F1 news in brief – Monday

  • It's Bahrain this weekend
    It's Bahrain this weekend

    After Heartbreak in Australia, Haas F1 Team Takes its Speed to Sakhir

  • Q&A with Guenther Steiner
  • Magnussen Praises Dallara for Further Step Up in speed 2018
  • Whiting: Haas and Ferrari relationship is fine
  • Abiteboul: Renault "Need Another Trouble-Free Weekend"
  • Alonso: McLaren good enough to challenge Top-3
  • Ricciardo underscores the stupidity for the current F1 car

After Heartbreak in Australia, Haas F1 Team Takes its Speed to Sakhir

Romain Grosjean
Romain Grosjean

The speed Haas F1 Team showcased during winter testing at Circuit de Barcelona – Catalunya continued to turn heads when the 2018 FIA Formula One World Championship headed down under for the season-opening Australian Grand Prix.

Drivers Romain Grosjean and Kevin Magnussen were quick in practice, and their pace carried into qualifying were the duo advanced to the final round of knockout qualifying to earn Haas F1 Team’s best collective qualifying effort since debuting in the 2016 Australian Grand Prix.

Magnussen qualified sixth to equal the American squad’s best qualifying effort to date, while Grosjean slotted in right behind his teammate in seventh. And with Red Bull’s Daniel Ricciardo incurring a three-spot grid penalty, the Haas F1 Team duo moved up to fifth and sixth, locking out the third row. In just their 42nd race, the youngest team in the Formula One paddock was at the sharp end of the midfield spear, looking at the rear wings of Formula One’s elite – Scuderia Ferrari, Mercedes and Red Bull.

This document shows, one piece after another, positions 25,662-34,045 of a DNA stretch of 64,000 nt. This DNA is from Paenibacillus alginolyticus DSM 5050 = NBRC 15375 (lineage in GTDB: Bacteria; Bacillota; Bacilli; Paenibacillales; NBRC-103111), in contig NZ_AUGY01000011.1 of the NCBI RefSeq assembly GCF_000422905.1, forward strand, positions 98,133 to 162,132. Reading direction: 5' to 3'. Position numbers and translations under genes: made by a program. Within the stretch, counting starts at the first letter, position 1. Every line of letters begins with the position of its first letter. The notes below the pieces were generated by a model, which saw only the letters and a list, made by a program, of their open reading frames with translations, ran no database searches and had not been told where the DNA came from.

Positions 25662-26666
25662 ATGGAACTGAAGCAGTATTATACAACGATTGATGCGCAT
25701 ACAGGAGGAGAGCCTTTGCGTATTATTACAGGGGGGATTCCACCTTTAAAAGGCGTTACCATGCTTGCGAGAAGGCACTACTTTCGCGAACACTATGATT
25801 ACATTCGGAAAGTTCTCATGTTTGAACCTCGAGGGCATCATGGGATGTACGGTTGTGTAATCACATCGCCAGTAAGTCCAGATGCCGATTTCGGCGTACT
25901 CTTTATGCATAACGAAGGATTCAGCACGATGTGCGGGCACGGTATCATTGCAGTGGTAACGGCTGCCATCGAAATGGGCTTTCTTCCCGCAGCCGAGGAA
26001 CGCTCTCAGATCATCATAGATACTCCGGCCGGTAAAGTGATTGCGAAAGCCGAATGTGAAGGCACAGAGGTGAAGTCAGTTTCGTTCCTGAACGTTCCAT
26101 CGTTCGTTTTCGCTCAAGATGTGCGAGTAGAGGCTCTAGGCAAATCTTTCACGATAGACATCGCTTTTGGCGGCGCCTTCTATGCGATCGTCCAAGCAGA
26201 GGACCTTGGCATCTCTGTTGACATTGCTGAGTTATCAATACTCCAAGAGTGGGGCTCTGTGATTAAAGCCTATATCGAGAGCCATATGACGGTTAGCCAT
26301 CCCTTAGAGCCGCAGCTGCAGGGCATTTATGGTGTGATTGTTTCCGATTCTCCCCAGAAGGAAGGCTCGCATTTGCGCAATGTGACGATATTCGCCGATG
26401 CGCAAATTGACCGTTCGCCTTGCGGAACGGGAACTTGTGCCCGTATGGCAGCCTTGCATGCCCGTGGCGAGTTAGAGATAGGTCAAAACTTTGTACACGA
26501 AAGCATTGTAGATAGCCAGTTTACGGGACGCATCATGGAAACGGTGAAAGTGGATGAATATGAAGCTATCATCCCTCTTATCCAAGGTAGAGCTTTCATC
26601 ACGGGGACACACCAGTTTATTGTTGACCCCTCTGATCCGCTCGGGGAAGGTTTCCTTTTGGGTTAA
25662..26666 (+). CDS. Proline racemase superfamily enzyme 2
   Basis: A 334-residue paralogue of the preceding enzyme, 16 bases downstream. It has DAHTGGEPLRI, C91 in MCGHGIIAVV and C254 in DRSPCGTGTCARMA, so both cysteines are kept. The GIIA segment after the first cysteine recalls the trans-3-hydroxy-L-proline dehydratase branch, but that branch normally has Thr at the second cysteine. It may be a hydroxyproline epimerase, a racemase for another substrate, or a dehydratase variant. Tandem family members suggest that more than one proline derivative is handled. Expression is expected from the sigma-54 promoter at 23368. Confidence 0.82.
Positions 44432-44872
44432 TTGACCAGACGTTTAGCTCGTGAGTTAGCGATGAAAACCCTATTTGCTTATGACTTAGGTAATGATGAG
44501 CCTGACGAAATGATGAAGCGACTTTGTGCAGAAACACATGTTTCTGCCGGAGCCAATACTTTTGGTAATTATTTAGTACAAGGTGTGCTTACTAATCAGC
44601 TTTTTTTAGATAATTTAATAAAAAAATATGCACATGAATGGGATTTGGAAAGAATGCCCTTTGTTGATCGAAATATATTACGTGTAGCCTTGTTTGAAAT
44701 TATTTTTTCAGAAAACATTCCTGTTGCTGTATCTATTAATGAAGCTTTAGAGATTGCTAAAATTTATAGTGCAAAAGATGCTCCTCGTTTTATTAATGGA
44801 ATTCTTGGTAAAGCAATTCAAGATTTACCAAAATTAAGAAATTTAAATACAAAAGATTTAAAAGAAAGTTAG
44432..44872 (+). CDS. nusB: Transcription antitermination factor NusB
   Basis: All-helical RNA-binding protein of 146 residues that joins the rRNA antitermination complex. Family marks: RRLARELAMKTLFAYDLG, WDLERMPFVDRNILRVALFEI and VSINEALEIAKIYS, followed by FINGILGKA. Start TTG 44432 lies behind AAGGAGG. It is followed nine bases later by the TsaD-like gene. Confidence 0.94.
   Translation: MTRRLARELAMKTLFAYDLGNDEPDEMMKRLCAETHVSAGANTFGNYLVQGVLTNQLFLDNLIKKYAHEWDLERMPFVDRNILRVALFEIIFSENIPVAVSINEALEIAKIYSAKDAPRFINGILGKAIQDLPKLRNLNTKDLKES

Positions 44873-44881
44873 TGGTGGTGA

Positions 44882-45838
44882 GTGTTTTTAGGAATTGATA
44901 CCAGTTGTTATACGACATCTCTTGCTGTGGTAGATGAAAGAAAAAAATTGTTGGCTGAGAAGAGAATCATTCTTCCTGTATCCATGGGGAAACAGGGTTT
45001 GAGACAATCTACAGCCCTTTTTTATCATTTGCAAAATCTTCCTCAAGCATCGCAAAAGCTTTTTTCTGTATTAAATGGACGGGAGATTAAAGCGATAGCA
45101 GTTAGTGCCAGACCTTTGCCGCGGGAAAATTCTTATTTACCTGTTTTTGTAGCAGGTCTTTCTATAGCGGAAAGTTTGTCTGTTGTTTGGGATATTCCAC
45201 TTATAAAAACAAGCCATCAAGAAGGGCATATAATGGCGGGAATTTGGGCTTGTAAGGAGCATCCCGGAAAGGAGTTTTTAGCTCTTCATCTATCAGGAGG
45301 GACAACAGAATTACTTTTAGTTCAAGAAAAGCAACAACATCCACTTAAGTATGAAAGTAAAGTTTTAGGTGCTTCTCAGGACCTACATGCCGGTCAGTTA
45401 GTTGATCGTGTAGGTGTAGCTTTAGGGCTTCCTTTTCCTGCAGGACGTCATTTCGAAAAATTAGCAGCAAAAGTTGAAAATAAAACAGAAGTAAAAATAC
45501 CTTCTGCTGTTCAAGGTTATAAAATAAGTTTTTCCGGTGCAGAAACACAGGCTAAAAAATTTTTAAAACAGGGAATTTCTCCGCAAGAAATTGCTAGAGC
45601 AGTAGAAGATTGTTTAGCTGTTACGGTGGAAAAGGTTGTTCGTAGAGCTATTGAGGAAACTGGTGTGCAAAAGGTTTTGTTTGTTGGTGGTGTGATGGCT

Haas F1 Team proved it belonged at the front of the field, a point emphasized by Magnussen when he grabbed fourth place from Max Verstappen right at the start as he deftly overtook the Red Bull driver on the outside of turn one. Grosjean held steady in sixth, and when Verstappen’s pursuit of Magnussen ended with him spinning off turn one at the beginning of lap 10, Grosjean inherited fifth place to join his teammate inside the top-five.

It was a proud moment, but also short-lived. The wheels literally came off the team’s strong performance when after each driver’s pit stops on laps 22 and 24, respectively, both experienced a loose wheel to end their race. It was an abrupt end to what had been an impressive run by both drivers.

Grosjean and Magnussen put aside their own disappointment, sought out their crew members, shook their hands while looking them in the eye, and let them know there will be another race.

That race is the Bahrain Grand Prix April 8 at Bahrain International Circuit in Sakhir. Haas F1 Team’s notes from testing and the Australian Grand Prix are augmented by their silver linings playbook, which in size-72 font reads “SPEED".

Despite the outcome in Australia, there is no discounting the speed showcased by Grosjean and Magnussen in their Haas VF-18s.

The Bahrain International Circuit rewards speed. Its generous run-off areas allow drivers to push hard without the consequence of running into an unforgiving wall. Substantial track width also provides drivers options when it comes to attacking, as there is plenty of asphalt to tread on while pursuing one’s prey.

Located in the middle of the desert, Bahrain is a gritty environment. It’s an appropriate locale for a team filled with grit and determination. Bended but unbroken, Haas F1 Team takes its speed to Sakhir.